## partition function

1. The problem statement, all variables and given/known data
If we have a system of N independent particles and the partition function for one particle is Z_1, then is the partition function for the N particle system Z=(Z_1)^N?

2. Relevant equations

3. The attempt at a solution
I'm pretty sure that this is true for a classical system, but I'm not sure if it's true for a quantum system. Does the Pauli exclusion principle spoil this somehow?
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 Even without quantum considerations, you end up with over counting if the particles are identical. See Gibb's Paradox.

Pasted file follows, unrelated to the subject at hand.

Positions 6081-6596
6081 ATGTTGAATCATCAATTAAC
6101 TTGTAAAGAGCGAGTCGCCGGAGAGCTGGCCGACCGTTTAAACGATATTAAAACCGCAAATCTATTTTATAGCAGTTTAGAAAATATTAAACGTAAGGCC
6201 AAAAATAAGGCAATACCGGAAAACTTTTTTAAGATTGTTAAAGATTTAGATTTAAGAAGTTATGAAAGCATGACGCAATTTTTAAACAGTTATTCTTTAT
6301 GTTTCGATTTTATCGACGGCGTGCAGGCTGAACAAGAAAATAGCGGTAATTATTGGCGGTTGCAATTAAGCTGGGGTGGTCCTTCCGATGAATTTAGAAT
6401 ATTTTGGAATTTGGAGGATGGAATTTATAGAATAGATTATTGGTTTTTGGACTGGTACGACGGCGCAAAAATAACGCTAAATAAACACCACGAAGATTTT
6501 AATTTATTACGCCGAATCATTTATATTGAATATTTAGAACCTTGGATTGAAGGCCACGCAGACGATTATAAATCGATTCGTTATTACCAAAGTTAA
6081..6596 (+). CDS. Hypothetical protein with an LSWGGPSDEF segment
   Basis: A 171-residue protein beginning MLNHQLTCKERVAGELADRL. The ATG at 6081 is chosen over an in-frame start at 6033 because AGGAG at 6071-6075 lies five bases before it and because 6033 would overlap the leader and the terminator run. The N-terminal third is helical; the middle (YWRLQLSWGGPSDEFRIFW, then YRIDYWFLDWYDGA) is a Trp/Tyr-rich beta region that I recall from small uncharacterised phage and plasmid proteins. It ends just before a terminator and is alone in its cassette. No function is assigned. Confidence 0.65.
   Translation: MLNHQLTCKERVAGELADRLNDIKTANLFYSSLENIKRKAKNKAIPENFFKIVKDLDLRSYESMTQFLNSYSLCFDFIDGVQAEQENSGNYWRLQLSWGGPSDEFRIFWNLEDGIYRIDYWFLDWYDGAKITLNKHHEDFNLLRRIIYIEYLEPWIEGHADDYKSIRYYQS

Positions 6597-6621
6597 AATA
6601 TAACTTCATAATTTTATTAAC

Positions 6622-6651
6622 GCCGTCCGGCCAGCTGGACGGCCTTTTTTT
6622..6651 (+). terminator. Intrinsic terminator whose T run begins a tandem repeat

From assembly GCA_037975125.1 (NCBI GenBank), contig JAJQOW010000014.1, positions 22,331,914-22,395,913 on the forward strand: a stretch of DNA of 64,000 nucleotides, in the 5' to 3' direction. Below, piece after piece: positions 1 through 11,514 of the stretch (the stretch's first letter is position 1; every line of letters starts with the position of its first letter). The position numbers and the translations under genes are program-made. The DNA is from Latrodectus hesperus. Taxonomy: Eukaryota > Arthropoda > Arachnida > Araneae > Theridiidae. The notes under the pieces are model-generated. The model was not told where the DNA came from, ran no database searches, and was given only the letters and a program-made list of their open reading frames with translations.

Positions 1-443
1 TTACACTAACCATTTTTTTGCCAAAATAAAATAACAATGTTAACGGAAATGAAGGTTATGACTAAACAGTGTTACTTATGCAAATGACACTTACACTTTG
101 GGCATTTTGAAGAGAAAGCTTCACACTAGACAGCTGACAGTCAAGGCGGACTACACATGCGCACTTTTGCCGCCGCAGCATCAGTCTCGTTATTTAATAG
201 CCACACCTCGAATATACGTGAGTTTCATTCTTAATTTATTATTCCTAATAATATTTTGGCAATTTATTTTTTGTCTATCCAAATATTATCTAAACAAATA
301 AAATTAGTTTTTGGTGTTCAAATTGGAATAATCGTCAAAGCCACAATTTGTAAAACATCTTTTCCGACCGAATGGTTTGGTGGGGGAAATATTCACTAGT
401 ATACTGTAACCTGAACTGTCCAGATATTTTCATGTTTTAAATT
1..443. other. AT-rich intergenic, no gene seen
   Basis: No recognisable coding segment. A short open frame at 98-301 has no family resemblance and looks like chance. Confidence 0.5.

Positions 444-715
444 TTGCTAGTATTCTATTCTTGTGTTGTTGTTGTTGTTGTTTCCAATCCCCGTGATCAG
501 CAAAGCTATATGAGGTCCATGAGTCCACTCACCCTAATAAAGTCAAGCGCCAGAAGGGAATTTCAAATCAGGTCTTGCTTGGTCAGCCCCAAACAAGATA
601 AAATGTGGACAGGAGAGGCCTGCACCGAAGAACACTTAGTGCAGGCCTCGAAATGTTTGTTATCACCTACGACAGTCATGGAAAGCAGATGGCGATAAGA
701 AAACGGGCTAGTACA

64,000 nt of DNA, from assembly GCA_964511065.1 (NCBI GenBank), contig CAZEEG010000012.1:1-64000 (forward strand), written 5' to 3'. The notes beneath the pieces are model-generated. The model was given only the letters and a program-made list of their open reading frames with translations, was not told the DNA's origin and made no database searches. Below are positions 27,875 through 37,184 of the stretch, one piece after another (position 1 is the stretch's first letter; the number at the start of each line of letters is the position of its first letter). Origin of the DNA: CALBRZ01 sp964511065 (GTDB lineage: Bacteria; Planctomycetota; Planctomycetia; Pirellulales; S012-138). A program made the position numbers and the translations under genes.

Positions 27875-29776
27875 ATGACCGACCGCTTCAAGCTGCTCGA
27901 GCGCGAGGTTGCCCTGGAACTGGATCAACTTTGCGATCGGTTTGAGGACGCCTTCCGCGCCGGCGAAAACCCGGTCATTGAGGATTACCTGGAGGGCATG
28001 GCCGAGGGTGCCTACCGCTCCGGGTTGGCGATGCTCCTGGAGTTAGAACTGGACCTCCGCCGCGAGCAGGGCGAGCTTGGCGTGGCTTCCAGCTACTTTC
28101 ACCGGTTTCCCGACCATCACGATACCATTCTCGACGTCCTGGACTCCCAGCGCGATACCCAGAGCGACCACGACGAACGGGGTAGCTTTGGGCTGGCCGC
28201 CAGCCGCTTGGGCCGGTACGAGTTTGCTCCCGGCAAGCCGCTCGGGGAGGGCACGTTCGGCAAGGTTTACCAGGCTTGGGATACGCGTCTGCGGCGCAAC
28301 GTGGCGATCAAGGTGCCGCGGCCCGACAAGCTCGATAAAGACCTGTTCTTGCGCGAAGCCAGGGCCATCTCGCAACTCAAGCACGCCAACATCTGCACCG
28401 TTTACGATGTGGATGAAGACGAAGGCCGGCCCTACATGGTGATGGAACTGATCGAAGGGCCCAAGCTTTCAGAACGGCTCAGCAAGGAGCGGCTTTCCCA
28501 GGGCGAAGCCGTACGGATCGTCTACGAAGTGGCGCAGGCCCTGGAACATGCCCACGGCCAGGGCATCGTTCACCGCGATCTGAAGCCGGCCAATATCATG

Right. Sorry, I meant to write $$Z={1\over {N!}}(Z_1)^N$$ Does that take care of over counting? What about the quantum case?

## partition function

It is not true for the quantum case. The quantum case is easier handled via grand-partition function.
 So in the quantum case, if we want to use the canonical ensemble, we have to calculate the whole partition function all in one shot?
 Yep. But like I said, usually, you calculate the grand-partition function (which factorises neatly into a function of single particle states).

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